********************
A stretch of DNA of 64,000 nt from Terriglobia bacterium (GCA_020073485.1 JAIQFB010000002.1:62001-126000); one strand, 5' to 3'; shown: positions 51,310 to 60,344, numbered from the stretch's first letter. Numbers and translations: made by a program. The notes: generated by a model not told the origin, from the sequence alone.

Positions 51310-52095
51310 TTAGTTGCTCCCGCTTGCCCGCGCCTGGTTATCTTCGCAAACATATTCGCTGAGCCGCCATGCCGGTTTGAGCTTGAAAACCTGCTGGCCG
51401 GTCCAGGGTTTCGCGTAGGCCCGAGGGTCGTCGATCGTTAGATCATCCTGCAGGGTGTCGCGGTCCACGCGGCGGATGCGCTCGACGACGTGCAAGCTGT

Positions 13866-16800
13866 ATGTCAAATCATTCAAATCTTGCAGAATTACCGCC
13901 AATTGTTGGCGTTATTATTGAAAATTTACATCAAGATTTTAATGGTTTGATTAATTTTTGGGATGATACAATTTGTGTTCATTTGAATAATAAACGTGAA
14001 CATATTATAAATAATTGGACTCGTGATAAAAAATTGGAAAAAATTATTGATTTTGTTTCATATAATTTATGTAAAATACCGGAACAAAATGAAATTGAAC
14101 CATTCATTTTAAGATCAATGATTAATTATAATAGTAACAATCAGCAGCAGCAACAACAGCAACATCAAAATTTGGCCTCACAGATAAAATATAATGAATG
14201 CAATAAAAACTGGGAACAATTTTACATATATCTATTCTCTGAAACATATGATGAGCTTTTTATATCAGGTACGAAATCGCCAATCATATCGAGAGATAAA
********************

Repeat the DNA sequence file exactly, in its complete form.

A stretch of DNA of 64,000 nt from Terriglobia bacterium (GCA_020073485.1 JAIQFB010000002.1:62001-126000); one strand, 5' to 3'; shown: positions 51,310 to 60,344, numbered from the stretch's first letter. Numbers and translations: made by a program. The notes: generated by a model not told the origin, from the sequence alone.

Positions 51310-52095
51310 TTAGTTGCTCCCGCTTGCCCGCGCCTGGTTATCTTCGCAAACATATTCGCTGAGCCGCCATGCCGGTTTGAGCTTGAAAACCTGCTGGCCG
51401 GTCCAGGGTTTCGCGTAGGCCCGAGGGTCGTCGATCGTTAGATCATCCTGCAGGGTGTCGCGGTCCACGCGGCGGATGCGCTCGACGACGTGCAAGCTGT

Positions 13866-16800
13866 ATGTCAAATCATTCAAATCTTGCAGAATTACCGCC
13901 AATTGTTGGCGTTATTATTGAAAATTTACATCAAGATTTTAATGGTTTGATTAATTTTTGGGATGATACAATTTGTGTTCATTTGAATAATAAACGTGAA
14001 CATATTATAAATAATTGGACTCGTGATAAAAAATTGGAAAAAATTATTGATTTTGTTTCATATAATTTATGTAAAATACCGGAACAAAATGAAATTGAAC
14101 CATTCATTTTAAGATCAATGATTAATTATAATAGTAACAATCAGCAGCAGCAACAACAGCAACATCAAAATTTGGCCTCACAGATAAAATATAATGAATG
14201 CAATAAAAACTGGGAACAATTTTACATATATCTATTCTCTGAAACATATGATGAGCTTTTTATATCAGGTACGAAATCGCCAATCATATCGAGAGATAAA